Events and Meetings
Typically, a horse race will not be held in isolation, rather there will be a whole schedule of other races to be run and some of the bigger meetings can span several days in and of themselves (such as the Cheltenham Festival). A day at the races can be tremendous amounts of fun, and as well as the races, there are often plenty of other things going on to keep you entertained (I once went when the track was hosting a cider festival and a Wurzels tribute act were doing a show – doesn’t sound great, but trust me, the combination of the two was awesome – got the ciders in first though obviously!).
Where to go
In the UK, there are over 60 racecourses spread out all over the country, so you should have no difficulty in finding somewhere to watch, even if you can’t get to a specific event. If you go to the resources section, you can find profiles of some of the major courses in the UK, but to find the nearest course to you, the best place to check is the Racecourse Association’s Postcode Search Page. This will give you a list of the nearest courses to you, plus a link to a page of contact information for those courses. You can also check out upcoming fixtures here.
Finding a race
The bigger courses don’t have regular meetings, but the smaller ones do. For the main events, including famous meetings such as The Derby, or Royal Ascot, we’ve put together several profile pages in the resources section, where you can find out all the key information and background that you’ll need (UK horse racing events).
Once you take a look, you’ll see that racing meetings pretty much carry on all year round. However, because of the softer ground needed for National Hunt (jump) meetings, these are held during the wetter winter months, culminating in the Gold Cup at Sandown on the last weekend in April. By contrast, firmer ground suits flat racing much better, and as such, the main events (such as Royal Ascot) are held in the summer months, with the “season” finishing in October.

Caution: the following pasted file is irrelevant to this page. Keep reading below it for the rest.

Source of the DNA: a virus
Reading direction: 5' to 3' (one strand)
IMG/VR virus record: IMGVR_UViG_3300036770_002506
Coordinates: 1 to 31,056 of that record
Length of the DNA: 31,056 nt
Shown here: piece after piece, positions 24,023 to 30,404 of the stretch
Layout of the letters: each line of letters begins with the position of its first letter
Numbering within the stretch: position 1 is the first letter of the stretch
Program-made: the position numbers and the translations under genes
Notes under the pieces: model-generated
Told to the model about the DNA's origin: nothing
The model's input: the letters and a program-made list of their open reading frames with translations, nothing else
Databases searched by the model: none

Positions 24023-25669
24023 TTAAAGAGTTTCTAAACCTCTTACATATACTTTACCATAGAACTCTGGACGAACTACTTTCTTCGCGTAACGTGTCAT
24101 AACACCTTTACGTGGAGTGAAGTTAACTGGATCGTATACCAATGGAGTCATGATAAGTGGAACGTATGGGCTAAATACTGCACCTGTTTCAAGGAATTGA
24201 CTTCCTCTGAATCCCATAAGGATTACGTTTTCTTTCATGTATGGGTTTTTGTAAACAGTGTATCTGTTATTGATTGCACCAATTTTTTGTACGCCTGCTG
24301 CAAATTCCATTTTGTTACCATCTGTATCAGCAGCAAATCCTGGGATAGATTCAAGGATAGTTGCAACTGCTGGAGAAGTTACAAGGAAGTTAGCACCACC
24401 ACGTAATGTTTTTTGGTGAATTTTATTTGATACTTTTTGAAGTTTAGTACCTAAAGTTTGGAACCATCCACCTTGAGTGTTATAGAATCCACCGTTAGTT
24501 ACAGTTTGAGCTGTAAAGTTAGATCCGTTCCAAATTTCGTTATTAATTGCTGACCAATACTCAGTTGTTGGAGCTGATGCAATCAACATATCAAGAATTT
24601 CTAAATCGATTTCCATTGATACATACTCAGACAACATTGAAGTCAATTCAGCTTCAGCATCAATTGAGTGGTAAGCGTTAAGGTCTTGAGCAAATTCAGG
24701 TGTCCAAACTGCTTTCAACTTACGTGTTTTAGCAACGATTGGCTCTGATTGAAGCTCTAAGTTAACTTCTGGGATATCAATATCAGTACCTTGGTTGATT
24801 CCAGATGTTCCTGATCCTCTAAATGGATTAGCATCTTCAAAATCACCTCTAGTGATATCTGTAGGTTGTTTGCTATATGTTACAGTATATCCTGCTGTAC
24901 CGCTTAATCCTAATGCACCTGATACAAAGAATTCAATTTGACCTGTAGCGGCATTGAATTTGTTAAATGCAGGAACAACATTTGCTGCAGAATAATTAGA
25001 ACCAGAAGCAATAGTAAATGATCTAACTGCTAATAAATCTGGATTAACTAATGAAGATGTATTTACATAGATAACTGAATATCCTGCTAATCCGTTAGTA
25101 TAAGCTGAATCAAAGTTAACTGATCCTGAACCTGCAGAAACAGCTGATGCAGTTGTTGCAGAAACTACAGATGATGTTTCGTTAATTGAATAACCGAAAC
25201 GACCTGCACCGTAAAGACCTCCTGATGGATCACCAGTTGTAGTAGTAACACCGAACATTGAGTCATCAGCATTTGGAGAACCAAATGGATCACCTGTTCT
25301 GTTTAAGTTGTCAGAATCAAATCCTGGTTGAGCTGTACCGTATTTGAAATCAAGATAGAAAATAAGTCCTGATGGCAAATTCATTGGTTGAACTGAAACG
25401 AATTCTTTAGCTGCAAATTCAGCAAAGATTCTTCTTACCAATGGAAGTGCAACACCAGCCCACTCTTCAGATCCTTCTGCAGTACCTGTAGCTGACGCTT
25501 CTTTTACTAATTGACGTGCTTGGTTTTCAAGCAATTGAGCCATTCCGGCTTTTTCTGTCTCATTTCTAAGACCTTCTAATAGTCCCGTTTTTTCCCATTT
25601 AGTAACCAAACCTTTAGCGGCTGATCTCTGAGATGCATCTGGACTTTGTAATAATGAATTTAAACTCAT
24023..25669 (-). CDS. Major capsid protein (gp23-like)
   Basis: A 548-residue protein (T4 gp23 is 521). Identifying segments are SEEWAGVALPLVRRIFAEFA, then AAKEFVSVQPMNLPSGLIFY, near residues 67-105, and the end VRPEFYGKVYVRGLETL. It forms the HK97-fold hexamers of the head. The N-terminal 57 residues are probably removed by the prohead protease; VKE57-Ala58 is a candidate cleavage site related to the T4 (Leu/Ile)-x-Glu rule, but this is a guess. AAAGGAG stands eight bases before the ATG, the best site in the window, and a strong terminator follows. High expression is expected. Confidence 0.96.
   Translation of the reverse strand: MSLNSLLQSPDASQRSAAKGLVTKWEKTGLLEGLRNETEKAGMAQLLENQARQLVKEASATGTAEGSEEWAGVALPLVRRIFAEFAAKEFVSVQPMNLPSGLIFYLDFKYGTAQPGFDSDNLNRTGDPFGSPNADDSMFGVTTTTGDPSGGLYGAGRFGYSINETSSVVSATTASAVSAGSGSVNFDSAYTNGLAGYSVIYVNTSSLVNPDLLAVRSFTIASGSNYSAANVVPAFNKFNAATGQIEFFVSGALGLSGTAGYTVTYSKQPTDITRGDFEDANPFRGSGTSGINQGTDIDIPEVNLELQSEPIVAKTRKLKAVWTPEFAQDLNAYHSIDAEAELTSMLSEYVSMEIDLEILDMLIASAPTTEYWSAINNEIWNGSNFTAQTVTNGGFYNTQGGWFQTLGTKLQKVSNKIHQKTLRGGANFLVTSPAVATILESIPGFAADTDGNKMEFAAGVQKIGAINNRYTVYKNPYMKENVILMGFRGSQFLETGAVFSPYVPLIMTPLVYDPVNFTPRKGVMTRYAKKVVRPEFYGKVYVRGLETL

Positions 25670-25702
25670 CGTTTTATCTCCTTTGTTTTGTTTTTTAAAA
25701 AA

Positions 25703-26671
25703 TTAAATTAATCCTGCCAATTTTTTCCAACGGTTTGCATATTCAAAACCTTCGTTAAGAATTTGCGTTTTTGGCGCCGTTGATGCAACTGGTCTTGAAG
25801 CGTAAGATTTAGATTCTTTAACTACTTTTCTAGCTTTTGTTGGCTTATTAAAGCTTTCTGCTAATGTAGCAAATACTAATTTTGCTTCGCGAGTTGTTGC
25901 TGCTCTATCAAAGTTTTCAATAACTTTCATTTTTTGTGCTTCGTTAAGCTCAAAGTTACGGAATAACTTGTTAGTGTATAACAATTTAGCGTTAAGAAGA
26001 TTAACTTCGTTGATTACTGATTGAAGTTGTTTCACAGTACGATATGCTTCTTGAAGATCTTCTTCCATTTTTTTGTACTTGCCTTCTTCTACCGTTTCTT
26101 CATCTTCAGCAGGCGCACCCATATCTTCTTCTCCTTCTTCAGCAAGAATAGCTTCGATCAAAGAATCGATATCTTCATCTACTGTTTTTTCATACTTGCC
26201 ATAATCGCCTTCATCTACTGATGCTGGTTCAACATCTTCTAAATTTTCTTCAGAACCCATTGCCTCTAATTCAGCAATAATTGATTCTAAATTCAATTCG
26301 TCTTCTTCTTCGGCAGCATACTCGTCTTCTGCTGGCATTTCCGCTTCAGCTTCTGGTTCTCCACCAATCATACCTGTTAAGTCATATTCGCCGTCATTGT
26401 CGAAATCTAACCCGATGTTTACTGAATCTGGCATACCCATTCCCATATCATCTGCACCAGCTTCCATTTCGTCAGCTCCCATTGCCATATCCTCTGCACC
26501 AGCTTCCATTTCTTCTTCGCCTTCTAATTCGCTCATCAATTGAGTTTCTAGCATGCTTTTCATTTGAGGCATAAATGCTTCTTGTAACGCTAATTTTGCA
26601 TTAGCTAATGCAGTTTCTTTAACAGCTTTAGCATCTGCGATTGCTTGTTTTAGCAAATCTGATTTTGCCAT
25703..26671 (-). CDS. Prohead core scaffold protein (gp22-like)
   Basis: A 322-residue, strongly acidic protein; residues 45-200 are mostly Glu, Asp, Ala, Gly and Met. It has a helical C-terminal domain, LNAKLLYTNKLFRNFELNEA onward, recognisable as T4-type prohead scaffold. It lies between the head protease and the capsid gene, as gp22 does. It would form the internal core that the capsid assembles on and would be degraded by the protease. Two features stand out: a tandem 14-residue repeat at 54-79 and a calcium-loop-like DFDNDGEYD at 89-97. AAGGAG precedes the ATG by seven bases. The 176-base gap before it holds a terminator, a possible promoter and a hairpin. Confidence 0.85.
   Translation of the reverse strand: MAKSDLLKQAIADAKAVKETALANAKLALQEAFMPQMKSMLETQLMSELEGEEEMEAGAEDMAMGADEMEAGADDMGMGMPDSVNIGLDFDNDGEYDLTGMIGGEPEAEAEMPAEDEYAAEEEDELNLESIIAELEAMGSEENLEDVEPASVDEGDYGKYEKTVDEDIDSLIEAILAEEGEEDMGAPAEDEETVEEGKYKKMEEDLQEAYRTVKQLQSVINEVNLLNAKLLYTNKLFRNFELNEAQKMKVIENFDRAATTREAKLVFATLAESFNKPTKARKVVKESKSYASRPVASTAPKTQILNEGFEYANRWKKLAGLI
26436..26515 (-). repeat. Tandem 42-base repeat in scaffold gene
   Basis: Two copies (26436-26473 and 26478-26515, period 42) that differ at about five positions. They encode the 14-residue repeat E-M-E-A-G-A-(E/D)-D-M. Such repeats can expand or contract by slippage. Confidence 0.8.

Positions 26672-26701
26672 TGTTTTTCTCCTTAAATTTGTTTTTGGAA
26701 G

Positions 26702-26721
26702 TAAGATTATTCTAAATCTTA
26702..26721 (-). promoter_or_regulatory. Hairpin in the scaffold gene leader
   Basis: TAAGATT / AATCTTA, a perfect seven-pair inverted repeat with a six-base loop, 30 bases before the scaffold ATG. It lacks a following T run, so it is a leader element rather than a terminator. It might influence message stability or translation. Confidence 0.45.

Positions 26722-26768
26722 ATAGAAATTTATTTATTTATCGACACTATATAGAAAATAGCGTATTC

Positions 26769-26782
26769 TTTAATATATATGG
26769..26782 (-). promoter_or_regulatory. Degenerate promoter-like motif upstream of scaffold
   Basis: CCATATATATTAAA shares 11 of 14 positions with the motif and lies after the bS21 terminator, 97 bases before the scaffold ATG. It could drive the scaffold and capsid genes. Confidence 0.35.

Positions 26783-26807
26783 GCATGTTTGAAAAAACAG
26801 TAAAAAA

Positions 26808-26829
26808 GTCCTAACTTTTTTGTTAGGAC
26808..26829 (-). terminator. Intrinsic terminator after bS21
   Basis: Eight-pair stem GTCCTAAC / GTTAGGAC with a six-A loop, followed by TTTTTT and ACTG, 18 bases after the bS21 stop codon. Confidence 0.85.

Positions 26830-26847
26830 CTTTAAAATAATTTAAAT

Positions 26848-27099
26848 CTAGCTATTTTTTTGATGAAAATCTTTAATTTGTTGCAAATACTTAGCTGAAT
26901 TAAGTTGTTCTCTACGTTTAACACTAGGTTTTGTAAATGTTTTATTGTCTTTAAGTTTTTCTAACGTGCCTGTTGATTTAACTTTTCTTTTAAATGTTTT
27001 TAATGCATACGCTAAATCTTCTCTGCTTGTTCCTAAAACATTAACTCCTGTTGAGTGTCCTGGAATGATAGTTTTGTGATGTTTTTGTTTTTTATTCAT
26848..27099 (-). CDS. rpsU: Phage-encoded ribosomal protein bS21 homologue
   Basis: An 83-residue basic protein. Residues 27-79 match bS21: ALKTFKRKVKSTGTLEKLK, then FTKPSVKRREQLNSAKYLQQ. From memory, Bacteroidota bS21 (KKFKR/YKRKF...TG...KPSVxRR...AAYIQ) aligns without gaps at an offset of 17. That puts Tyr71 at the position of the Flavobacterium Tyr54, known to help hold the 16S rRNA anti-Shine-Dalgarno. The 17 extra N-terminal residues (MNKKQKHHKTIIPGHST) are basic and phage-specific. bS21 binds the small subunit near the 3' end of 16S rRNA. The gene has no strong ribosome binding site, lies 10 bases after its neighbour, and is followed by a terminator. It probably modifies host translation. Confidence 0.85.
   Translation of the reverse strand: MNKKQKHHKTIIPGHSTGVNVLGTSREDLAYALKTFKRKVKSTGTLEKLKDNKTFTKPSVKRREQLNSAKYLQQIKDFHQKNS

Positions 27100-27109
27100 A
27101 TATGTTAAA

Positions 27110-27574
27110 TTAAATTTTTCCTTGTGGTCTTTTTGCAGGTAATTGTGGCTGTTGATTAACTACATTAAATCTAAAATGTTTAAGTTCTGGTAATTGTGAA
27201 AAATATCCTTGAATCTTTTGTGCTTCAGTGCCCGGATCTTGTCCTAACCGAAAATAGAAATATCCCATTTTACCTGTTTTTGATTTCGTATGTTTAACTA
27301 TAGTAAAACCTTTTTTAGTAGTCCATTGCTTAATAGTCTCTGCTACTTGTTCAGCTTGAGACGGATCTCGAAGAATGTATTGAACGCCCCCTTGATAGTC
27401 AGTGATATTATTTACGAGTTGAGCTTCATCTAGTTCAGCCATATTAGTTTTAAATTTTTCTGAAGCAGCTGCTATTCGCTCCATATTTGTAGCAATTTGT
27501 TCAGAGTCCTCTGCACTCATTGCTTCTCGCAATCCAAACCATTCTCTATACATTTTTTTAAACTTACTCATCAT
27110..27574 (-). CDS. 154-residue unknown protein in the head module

Useful things to know before you go
Some courses impose a dress code. Usually, there are different requirements, depending on where you are planning on watching the race from. The top tier, in the members club or similar will usually require you to be dressed smartly (either jacket and tie for men, or a dress for the ladies), but you can go to some areas in whatever you like – best thing to do is to check before you go with the course or on their website.
There are also things that you may find useful to take with you when you go.
- Comfy shoes – There are usually places to sit, but whenever I’ve been, I tend to spend most of my time standing up, and it seems that everyone else is as well (I defy you to keep seated if your horse is in contention to win the race!)
- Cash – It’s a racecourse not a bank – so it will be easier for you to take whatever cash you may need with you. This is good in two ways; firstly you will avoid those pesky cash machines that may charge you to withdraw your own money, secondly, if you limit your gambling budget before you go to what you have in your pocket, you should (hopefully) not end up taking out your life savings to bet on the next race
- Coat/umbrella – Large parts of the spectator areas are exposed to the elements – part of the experience until they build an indoor racetrack – it’s unlikely to happen though, so best take a coat and/or umbrella, particularly in those winter months.
- Binoculars – not essential, and it’s not going to help you pick out any winners, but sometimes, it’s nice to be able to see what’s going on. Courses can have big screens to watch the action on, but it’s not guaranteed.